Former Ontario privacy commissioner Ann Cavoukian went after Samsung in February after it was discovered that its SmartTVs could record private conversations taking place within homes and then share them with third-party services.
They started to look like us
You know what's scarier than a T-800 Terminator's hyperalloy endoskeleton? A robot that looks like one of us.
While they're nowhere near as lifelike as what was seen in the hit 2015 film Ex Machina, humanoid robots with elastic polymer skin and complex facial motor systems brought us one step closer to seeing machines that are indistinguishable from humans – on the surface, at least.
Some even described the latest iteration of Japan's Geminoid F as "sexy" when she made her debut at the World Robot Conference in Beijing last month.
They threatened to replace our lovers & families
A team of European robot ethicists made headlines in September for spearheading an initiative aimed at stopping the development of sex robots for the purported sake of women, children and men everywhere.
"Introducing sex robots that could replace partners is the extreme of this trend, where we start to objectify our human relationships," said one of the project's organizers at the time. "In five to 10 years time this will be a common product in any random sex store."
More recently, chatter has been building about the possibility of machines like Japan's adorable "emotional robot" Pepper and others like it being used to raise children – or even act as a substitute for children (and/or friends)
Once again, pets are not safe from being replaced in this context either.
They got better at killing us
One of 2015's most alarming robot news stories was that of a machine at a German auto factory that killed a 22-year-old human worker by grabbing and crushed him against a metal plate.
Also scary was the volume of stories this year about military advancements in robotic technology.
Lethal autonomous weapons systems (LAWS) were the subject of hot debate all year as lawmakers deliberated over how to regulate robots that could eventually have the ability to select, target and engage in deadly attacks without human intervention.
The United Nations will host a third meeting to discuss the issue with representatives from around the world in April.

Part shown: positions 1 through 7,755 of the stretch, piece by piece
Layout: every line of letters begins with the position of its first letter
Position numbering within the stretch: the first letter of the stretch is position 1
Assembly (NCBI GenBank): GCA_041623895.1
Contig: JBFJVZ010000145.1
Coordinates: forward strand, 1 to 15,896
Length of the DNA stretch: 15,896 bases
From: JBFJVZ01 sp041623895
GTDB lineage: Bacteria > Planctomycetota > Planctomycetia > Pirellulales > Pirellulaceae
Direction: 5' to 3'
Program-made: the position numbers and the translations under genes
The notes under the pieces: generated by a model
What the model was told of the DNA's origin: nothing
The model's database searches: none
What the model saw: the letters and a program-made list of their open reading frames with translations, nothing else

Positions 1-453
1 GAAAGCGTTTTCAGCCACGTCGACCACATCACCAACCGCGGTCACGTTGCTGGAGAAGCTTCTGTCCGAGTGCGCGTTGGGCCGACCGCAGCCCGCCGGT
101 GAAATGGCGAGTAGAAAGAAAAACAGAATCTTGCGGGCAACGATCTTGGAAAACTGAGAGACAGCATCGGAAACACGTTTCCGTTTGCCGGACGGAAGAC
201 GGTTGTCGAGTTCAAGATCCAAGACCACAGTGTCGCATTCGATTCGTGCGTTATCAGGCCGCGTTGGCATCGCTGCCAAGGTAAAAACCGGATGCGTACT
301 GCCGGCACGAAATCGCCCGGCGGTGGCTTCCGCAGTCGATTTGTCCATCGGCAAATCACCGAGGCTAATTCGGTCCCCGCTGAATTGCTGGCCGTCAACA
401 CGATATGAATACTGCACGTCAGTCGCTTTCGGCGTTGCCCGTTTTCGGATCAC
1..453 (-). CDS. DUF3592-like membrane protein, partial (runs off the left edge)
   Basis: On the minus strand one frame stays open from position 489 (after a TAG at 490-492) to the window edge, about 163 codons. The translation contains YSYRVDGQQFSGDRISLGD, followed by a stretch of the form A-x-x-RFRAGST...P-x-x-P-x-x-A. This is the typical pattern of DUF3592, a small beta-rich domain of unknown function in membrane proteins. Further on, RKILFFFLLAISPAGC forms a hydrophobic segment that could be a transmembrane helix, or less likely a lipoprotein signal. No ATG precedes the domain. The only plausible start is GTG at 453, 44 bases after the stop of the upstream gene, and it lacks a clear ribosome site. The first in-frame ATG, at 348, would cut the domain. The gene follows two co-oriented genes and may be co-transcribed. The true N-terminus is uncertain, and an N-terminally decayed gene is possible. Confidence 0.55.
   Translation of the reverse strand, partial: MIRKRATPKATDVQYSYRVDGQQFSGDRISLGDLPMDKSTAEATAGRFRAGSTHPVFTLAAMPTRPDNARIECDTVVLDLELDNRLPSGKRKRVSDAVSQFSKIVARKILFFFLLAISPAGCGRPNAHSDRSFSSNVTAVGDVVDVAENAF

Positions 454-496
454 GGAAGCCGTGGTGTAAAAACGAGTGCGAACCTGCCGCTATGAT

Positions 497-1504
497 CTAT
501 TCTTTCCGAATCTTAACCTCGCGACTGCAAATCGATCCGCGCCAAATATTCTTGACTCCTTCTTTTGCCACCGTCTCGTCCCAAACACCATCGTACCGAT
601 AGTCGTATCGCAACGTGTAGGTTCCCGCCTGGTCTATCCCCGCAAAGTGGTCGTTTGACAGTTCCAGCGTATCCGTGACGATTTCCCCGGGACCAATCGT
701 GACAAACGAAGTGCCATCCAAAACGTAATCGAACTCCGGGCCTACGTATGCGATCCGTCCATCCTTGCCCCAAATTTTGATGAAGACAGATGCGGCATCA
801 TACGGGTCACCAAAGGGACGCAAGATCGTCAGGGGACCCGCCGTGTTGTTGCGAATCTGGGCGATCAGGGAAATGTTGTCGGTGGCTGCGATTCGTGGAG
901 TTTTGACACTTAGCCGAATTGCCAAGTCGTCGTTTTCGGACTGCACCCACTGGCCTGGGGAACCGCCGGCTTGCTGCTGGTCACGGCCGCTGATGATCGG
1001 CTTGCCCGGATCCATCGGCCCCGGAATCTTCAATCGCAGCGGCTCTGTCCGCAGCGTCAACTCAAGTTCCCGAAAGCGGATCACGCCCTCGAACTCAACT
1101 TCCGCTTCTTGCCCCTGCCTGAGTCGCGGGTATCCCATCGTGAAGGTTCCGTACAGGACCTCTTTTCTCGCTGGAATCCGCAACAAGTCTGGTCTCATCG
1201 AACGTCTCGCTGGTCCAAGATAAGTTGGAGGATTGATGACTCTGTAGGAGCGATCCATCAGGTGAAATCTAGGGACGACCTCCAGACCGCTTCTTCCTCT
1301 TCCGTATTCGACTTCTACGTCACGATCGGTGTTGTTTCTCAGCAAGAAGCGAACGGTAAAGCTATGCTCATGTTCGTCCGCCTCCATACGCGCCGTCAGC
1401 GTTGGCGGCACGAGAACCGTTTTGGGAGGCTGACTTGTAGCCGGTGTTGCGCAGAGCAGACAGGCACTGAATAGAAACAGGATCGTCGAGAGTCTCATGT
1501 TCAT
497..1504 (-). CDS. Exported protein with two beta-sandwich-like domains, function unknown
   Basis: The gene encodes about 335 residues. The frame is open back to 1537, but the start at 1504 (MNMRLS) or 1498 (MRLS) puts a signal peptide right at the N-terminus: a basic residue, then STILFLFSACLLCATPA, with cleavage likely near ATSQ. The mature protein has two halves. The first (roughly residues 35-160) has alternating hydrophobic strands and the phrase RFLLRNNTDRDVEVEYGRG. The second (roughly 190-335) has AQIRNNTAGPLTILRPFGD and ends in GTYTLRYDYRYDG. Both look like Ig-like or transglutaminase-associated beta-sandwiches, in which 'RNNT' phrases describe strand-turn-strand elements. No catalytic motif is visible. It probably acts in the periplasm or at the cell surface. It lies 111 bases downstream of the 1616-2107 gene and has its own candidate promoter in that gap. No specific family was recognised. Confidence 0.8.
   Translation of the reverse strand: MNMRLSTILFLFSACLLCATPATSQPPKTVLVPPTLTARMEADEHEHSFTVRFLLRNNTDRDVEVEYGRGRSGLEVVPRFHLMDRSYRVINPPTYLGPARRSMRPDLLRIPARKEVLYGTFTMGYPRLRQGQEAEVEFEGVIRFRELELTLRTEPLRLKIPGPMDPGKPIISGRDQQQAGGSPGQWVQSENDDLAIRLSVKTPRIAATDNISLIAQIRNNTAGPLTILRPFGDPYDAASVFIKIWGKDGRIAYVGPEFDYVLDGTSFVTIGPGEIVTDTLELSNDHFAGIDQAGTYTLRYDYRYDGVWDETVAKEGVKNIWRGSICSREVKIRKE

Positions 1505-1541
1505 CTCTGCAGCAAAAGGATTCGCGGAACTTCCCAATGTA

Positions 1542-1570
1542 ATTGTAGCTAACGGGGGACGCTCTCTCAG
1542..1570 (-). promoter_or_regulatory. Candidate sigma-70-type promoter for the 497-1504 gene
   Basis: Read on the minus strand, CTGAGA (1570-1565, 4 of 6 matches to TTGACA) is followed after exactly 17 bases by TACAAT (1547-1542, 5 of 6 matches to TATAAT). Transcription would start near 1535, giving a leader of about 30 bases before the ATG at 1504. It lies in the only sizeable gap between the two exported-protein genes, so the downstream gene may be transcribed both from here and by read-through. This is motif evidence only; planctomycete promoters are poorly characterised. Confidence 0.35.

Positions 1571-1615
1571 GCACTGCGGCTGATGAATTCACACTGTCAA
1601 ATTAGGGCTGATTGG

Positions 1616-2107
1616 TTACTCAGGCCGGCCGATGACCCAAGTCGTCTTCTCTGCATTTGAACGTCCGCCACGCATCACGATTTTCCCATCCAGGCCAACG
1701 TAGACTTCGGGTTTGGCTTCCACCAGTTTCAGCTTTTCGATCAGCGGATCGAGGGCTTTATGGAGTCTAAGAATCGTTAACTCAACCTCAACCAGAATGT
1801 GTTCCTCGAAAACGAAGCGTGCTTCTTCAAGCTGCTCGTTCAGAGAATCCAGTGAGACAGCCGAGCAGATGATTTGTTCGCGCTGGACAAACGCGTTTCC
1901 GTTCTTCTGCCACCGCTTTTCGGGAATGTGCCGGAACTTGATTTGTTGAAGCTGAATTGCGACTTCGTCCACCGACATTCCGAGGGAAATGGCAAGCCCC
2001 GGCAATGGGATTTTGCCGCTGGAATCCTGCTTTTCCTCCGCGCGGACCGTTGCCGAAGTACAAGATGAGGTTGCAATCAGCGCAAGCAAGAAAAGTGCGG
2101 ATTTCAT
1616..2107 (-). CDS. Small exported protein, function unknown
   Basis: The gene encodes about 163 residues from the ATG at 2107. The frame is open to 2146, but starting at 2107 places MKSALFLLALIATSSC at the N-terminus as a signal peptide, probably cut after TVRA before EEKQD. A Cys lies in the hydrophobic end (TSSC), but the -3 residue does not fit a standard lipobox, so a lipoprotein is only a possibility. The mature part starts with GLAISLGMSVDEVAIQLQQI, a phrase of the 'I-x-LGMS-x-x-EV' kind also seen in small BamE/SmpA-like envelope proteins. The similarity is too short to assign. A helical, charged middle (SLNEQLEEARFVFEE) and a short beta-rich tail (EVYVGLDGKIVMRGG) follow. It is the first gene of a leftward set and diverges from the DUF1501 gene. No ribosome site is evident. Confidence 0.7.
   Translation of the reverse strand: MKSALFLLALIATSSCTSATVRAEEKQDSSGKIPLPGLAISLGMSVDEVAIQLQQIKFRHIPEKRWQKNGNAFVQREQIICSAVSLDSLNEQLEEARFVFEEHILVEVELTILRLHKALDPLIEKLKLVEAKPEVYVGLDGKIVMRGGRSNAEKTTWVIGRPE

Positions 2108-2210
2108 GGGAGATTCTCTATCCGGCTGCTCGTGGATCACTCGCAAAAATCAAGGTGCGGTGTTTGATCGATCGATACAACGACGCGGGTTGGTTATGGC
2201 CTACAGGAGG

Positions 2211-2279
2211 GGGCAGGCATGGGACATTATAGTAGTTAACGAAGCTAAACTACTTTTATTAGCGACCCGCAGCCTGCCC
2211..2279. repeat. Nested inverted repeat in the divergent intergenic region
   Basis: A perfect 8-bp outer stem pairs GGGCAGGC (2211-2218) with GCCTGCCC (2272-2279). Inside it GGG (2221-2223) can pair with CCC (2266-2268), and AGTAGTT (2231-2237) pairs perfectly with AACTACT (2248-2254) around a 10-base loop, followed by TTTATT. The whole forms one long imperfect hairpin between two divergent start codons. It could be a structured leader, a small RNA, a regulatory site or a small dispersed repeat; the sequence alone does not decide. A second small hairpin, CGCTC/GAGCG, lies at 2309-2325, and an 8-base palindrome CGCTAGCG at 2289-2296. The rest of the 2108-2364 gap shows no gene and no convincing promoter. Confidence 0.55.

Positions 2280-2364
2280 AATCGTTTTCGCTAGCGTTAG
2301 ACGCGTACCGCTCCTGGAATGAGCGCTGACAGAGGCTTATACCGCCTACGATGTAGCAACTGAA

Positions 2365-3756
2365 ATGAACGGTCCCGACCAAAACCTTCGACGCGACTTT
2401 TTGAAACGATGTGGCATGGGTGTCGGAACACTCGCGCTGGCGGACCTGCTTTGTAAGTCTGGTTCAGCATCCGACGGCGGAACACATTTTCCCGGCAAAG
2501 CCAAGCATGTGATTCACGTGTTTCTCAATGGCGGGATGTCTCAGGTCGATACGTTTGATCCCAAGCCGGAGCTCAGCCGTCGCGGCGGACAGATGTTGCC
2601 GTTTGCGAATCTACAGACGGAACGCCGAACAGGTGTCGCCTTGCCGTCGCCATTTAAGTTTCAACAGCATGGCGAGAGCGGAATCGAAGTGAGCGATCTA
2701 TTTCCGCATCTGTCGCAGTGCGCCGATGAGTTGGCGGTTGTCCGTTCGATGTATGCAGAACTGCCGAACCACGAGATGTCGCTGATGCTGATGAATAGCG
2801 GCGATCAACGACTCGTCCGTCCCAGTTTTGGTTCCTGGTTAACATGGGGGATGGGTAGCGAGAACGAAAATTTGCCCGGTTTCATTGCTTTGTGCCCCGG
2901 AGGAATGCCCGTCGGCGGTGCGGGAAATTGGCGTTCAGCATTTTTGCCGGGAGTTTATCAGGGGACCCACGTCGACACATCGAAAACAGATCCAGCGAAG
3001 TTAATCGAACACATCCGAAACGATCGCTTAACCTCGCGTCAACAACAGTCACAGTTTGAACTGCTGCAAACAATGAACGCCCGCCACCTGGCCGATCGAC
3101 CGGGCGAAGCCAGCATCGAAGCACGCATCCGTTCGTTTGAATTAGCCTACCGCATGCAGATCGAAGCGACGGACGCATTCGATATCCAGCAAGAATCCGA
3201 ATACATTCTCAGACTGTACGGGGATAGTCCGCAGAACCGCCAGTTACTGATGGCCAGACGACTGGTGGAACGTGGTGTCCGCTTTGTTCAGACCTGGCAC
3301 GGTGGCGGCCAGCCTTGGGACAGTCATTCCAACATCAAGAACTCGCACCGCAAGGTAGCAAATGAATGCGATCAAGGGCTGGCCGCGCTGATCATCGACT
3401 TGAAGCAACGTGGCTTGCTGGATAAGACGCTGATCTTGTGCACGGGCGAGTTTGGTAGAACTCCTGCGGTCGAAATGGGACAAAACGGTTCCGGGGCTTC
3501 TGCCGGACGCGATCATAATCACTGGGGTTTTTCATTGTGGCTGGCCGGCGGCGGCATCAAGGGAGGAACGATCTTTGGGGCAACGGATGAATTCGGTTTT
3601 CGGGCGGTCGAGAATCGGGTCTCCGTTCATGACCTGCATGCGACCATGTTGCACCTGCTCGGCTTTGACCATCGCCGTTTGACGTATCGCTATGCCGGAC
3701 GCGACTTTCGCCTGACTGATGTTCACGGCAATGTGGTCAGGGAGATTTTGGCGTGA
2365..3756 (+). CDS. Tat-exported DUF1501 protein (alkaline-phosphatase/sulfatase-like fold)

Meanwhile, technology companies and government agencies continue to build increasingly deadly machines that could one day replace humans on the battlefield — or rise up and kill us all, if you read some internet forums.
They made us inexplicably angry
Robot fans around the globe were outraged in August to learn that Canada's own "social robot" HitchBOT had been vandalized in Philadelphia and left without a head just two weeks into its first tour across the U.S.
A pair of YouTube pranksters later claimed responsibility for a fake video of the attack, and while online users decried their actions, many people also appeared to delight in watching someone kick Boston Dynamics' Spot the robot dog.
Research released this year by Osaka University also indicated that violence against robots could be a growing issue – particularly among children, who were observed hitting, kicking and verbally abusing a shopping robot in surveillance footage from a Japanese mall this year.
Rise of the cyborgs?
You know what they say: If you can't beat 'em, join 'em... though in this case, it would be more like "incorporate them into your body."
Ray Kurzweil, Google's director of engineering and a noted futurist and inventor, made a startling prediction in June while speaking at a New York conference.
"In the 2030s, we're going to connect directly from the neocortex to the cloud... We will be able to fully back up our brains."
Take that for what you will, but it's worth noting that 78 per cent of the 147 predictions Kurzweil made in his 1999 book The Age of Spiritual Machines were deemed "entirely correct" within 10 years.
Among those predictions were the rise of portable computing, wireless technology replacing cables and the distribution of music in an entirely digital form.